30 Day Writing Challenge Day #30 (The Final Post) - Embracing a Week of ‘Blind Contour’ Drawing

The 2020 Year of Marilyn Bucket List  Challenge
 I started in January was embraced to push me out of my comfort zone and try new things. It was also designed to help me get back to work on things I've been procrastinating on, and to encourage me to revisit others I've tried in the past.  

Knitting and crocheting were the first skills I decided to revisit and I've haven't stopped since. From my octopi horde, to gifts for people, to my current project of 50 hats for donation to those in need, I've accomplished a lot. The trick I discovered to keeping at it was having something to listen to.  Over the last 10 months that has ranged from podcasts, to audio books, to even simple TV programs.  Once my mind is engaged, my fingers take on a life of their own.

Another direction I decided to revisit is blind contour drawing.  I am definitely more of a writer than a fine artist. I do find physical arts like sewing, throwing pottery or sculpting pleasurable. However, I struggle with mental imagery - envisioning a painting or drawing in my mind - which makes painting and drawing way more of a challenge.  The single exception discovered many years ago was blind contour drawing. 

I had some extra credits while in university to use up and decided on a whim to sign up for an applied art class. The first project we were assigned was to do a series of Blind Contour drawings. What is this? The artist selects something to draw, places their pencil at a starting point on the paper, then looks back at the object and follows the lines of the object with their eyes - never taking their eyes off the object. Simultaneously their hand moves the pencil on the paper, roughly replicating the contours the eyes are following. Until the drawing is finished, they never look at what they are creating.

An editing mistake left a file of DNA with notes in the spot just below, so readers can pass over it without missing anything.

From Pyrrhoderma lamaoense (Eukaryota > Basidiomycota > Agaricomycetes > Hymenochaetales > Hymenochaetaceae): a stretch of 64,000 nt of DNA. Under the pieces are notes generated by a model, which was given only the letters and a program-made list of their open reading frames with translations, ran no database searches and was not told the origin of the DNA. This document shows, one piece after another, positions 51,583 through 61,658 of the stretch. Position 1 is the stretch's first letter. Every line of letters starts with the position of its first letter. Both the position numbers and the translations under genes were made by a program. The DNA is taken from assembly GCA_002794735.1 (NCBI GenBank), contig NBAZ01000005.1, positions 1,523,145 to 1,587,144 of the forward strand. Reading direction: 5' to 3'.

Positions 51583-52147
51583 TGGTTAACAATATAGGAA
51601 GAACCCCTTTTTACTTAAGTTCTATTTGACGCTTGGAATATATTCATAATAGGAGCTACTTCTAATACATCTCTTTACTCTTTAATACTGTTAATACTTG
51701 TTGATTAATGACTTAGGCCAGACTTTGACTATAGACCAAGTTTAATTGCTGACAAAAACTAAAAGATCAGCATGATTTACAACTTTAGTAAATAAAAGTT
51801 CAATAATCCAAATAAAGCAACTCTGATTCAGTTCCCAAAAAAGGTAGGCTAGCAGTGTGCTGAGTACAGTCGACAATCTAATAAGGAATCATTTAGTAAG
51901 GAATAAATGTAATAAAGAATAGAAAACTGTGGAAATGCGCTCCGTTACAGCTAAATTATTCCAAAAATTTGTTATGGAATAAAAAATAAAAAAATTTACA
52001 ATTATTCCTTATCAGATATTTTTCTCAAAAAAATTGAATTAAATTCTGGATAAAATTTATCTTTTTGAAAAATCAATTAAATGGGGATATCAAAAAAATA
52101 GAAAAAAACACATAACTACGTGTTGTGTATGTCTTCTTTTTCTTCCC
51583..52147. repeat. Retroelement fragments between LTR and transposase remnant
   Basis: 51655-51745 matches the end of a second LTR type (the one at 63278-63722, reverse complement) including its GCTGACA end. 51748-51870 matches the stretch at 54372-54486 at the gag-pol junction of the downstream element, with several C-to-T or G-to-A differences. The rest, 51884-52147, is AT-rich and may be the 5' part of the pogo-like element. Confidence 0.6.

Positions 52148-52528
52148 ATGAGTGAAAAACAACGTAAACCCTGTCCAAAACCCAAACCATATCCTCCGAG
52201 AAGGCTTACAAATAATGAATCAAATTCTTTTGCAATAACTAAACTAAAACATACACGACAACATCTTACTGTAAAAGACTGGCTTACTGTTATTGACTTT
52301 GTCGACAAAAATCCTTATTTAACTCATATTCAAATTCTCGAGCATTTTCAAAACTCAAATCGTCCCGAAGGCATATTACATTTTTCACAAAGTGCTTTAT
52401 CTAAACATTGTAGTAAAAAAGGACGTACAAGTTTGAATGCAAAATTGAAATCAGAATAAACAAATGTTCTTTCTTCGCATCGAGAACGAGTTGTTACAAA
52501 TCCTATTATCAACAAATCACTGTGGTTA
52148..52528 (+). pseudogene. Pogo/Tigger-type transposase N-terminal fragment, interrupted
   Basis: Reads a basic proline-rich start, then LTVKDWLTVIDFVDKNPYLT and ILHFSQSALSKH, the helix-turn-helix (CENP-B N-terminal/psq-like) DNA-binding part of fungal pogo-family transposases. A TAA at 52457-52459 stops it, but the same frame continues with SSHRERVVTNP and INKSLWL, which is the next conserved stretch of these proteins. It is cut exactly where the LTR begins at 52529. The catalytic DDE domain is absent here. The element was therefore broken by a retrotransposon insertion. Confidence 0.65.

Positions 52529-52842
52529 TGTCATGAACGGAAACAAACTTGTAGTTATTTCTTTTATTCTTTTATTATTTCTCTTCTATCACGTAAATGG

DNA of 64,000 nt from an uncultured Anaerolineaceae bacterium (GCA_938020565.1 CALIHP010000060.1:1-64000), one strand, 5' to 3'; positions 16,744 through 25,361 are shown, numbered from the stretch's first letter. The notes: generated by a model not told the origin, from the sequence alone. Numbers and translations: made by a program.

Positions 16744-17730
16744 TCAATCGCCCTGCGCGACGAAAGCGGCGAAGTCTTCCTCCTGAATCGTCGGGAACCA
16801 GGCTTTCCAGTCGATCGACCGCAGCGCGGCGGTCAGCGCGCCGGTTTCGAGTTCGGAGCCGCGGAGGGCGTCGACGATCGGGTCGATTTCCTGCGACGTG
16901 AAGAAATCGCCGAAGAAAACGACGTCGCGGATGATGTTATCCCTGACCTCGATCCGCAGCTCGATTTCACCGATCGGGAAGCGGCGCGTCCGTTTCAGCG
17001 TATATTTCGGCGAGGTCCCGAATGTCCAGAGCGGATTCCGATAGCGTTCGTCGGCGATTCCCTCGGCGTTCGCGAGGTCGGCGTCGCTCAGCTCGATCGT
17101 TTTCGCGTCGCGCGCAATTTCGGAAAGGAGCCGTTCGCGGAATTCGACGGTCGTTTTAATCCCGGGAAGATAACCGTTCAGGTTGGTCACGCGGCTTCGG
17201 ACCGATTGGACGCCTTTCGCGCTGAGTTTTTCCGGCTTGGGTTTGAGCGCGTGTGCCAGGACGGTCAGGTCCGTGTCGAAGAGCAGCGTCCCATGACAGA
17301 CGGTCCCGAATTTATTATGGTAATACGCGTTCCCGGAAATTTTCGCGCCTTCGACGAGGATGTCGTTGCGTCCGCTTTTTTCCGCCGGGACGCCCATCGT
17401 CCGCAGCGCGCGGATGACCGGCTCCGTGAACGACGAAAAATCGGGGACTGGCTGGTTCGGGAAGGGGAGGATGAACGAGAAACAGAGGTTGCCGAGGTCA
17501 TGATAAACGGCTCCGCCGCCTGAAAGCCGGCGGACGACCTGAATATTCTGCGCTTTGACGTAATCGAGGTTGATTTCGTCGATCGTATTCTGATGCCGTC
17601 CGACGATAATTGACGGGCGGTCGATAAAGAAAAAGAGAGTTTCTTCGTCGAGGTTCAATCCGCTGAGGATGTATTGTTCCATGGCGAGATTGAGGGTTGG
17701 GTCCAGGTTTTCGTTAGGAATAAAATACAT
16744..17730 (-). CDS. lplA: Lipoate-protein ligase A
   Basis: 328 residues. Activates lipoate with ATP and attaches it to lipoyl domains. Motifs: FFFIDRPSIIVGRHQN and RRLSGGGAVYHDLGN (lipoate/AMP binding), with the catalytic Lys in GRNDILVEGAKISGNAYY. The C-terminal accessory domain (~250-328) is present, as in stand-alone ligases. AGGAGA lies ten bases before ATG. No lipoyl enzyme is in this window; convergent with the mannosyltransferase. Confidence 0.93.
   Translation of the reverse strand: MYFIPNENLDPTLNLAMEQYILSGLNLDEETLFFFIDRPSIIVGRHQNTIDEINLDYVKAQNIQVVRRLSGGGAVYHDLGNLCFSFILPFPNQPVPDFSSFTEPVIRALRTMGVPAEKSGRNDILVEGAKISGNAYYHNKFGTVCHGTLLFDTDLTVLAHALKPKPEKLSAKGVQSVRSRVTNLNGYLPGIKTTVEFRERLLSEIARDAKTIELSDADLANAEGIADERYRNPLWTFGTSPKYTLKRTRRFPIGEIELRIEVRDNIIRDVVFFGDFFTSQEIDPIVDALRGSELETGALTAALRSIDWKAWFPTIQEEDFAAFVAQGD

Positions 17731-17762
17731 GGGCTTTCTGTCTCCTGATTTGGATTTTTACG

From Wikipedia - "The artistic technique was introduced by Kimon Nicolaïdes in The Natural Way to Draw, and it is further popularized by Betty Edwards as "pure contour drawing" in The New Drawing on the Right Side of the Brain."

THIS I could handle. I didn't have to envision the final product in my mind before starting or get caught up in trying to recreate something EXACTLY in the right proportions.  It was an exercise in letting go, in learning to coordinate what the mind saw and the body drew in a different way. The best way to describe it for me is learning to play the piano where you work to read the music and play the notes at the same time. As any pianist will tell you, they don't look at the keyboard to play a song as their fingers know where the notes are already.

I still remember the
first drawing I created. In fact, I kept that sketchpad for many years as I was so intrigued by the work the teacher pulled from me. My first object was a single tennis shoe with laces dangling.  The proportions weren't right and the line at the end didn't meet where I started. BUT there was something about the FEEL of the drawing that I found appealing.  I liked it better all askew and strange.  

What's interesting to note is with each attempt at drawing my final image became a little cleaner, a little more balanced. My eyes and hands began to coordinate their movements even though I wasn't looking at what I was creating. Those drawings never had the clean exact look of a drawing where you do look down and work to correct your final image. And yet, in my opinion, that is exactly what gave them their charm. The slightly off kilter replica offered an energy all it's own. 

As only a couple months are left
in my 2020 Year of Marilyn Bucket List Challenge, I think it's time to give Blind Contour drawing another whirl. Starting Tuesday I'll be doing a Blind Contour drawing every day for seven days. I'm not sure yet if I'll post them daily here or just add a start to finish series of drawings after I finish. But they will end up here one way or the other so be sure the check back.

Want to see how my bucket list challenges is progressing or get ideas on how to create your own? Check out my launch article at http://www.oliobymarilyn.com/2019/12/the-2020-year-of-marilyn-bucket-list.html.